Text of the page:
The U.S. Patent and Trademark Office (USTPO) denied a patent for the inventors’ claims. The inventors then appealed to the Board of Patent Appeals and Interferences (BPAI), which upheld the rejection of patent. A further appeal was taken to the CAFC. The CAFC not only took the appeal, but on their own initiative (“sua sponte”) took the case before the entire court (“en banc”), not just before the usual three judge panel. The case was so important that thirty-nine friends of the court (“amicus”) filed briefs in an effort to influence the decision.

The decision was not unanimous – nine judges joined in the 32-page majority opinion (which establishes the ruling). There were 100 pages of other opinions: two judges filed a separate concurring opinion, and three judges filed separate dissenting opinions. One dissenting opinion asserted that the majority did not go far enough in making business methods unpatentable.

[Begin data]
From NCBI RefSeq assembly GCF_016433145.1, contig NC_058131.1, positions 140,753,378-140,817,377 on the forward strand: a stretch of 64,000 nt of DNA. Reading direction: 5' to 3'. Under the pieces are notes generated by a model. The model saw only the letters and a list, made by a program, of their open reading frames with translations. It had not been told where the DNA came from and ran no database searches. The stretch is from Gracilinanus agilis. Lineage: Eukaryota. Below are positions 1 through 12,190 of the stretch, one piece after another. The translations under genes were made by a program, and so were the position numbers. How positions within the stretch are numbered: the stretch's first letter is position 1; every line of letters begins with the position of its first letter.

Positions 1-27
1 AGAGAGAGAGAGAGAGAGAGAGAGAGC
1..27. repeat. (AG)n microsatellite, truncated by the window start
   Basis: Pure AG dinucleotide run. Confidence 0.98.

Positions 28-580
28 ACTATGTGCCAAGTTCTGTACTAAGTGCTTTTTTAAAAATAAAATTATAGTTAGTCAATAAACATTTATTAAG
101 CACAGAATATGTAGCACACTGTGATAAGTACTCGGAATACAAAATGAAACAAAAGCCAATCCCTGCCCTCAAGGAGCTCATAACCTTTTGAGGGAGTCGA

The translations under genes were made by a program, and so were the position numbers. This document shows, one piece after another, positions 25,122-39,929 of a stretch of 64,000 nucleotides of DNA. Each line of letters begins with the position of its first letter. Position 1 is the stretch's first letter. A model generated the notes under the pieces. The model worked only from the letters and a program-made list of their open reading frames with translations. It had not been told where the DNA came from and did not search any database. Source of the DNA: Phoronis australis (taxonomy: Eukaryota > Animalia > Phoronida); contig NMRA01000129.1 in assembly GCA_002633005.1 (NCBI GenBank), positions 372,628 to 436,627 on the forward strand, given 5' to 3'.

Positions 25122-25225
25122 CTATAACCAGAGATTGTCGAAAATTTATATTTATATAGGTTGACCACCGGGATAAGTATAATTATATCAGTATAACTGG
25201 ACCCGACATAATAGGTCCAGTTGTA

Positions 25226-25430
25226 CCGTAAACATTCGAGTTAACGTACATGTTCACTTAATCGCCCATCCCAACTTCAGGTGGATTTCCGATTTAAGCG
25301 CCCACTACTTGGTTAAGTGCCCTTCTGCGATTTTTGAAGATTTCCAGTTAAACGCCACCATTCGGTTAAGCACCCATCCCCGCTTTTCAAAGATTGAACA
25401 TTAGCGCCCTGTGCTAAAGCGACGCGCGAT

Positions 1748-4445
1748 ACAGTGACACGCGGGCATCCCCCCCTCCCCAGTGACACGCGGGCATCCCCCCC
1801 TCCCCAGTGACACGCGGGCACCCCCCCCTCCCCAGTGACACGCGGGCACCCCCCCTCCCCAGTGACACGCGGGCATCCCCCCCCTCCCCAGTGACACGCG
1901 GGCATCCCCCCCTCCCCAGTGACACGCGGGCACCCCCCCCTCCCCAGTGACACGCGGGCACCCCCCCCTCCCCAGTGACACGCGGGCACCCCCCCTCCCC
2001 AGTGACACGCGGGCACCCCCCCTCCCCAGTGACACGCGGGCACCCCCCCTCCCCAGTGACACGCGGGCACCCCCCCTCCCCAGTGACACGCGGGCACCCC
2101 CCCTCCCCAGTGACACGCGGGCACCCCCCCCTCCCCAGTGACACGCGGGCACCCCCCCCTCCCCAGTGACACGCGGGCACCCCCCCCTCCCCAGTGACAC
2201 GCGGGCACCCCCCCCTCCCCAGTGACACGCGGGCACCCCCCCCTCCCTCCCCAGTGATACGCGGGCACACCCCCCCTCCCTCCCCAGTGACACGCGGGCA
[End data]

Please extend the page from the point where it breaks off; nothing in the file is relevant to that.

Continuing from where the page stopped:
The case is likely to have far reaching implications in the intellectual property world. Already-issued patents that do not meet the new criteria may not be enforceable. Pending patent applications that do not have technical disclosures sufficient to support a tie to a particular machine or a physical transformation may never issue. New claim sets may be needed for pending patents that arguably have good supporting technical disclosures of machine ties or transformations. Industries such as Internet business processes, financial services, business methods, insurance, payment systems, and even many forms of computer software, will have to rethink their patent strategies. Prospective investors in such industries will have new due diligence to conduct.